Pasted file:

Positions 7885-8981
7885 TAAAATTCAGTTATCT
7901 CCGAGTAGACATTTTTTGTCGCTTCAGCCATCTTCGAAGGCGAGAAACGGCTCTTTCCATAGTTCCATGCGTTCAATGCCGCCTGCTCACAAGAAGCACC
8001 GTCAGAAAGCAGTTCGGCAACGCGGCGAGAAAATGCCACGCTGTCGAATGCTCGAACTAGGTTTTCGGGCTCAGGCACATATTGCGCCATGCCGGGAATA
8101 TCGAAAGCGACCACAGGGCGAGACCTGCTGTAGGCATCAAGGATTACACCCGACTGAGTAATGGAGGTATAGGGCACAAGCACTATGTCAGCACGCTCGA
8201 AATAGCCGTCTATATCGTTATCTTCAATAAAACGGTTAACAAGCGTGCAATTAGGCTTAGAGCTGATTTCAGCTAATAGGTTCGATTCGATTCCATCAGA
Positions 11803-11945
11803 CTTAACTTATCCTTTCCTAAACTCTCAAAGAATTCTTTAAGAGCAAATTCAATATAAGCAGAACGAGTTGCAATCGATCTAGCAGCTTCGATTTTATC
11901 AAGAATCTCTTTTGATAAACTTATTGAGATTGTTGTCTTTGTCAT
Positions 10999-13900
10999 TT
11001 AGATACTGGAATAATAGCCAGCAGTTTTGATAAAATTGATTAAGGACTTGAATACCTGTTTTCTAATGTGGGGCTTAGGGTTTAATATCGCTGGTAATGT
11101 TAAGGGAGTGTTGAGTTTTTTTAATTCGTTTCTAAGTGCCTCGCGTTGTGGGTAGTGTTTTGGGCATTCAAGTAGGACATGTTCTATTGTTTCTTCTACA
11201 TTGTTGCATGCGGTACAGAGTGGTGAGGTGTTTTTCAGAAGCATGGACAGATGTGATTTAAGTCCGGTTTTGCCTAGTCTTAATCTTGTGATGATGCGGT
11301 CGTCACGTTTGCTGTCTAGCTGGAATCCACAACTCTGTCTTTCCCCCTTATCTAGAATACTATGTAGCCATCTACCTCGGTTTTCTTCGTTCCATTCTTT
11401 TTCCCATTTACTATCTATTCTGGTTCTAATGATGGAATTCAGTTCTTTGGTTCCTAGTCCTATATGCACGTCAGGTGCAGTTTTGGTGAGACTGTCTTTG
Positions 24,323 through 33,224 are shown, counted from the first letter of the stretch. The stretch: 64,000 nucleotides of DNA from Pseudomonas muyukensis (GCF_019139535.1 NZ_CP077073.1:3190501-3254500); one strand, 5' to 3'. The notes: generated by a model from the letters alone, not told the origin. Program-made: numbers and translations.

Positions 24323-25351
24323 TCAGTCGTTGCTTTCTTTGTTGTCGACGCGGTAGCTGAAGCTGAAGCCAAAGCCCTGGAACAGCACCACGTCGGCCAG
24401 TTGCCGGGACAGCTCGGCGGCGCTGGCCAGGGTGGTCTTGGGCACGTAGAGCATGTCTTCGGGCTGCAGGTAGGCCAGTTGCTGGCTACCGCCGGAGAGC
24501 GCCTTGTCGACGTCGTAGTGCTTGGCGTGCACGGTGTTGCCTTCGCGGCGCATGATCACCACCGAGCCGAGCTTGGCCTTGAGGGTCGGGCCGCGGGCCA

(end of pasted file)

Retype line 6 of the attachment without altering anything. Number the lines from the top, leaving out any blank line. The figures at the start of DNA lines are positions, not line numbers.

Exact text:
8201 AATAGCCGTCTATATCGTTATCTTCAATAAAACGGTTAACAAGCGTGCAATTAGGCTTAGAGCTGATTTCAGCTAATAGGTTCGATTCGATTCCATCAGA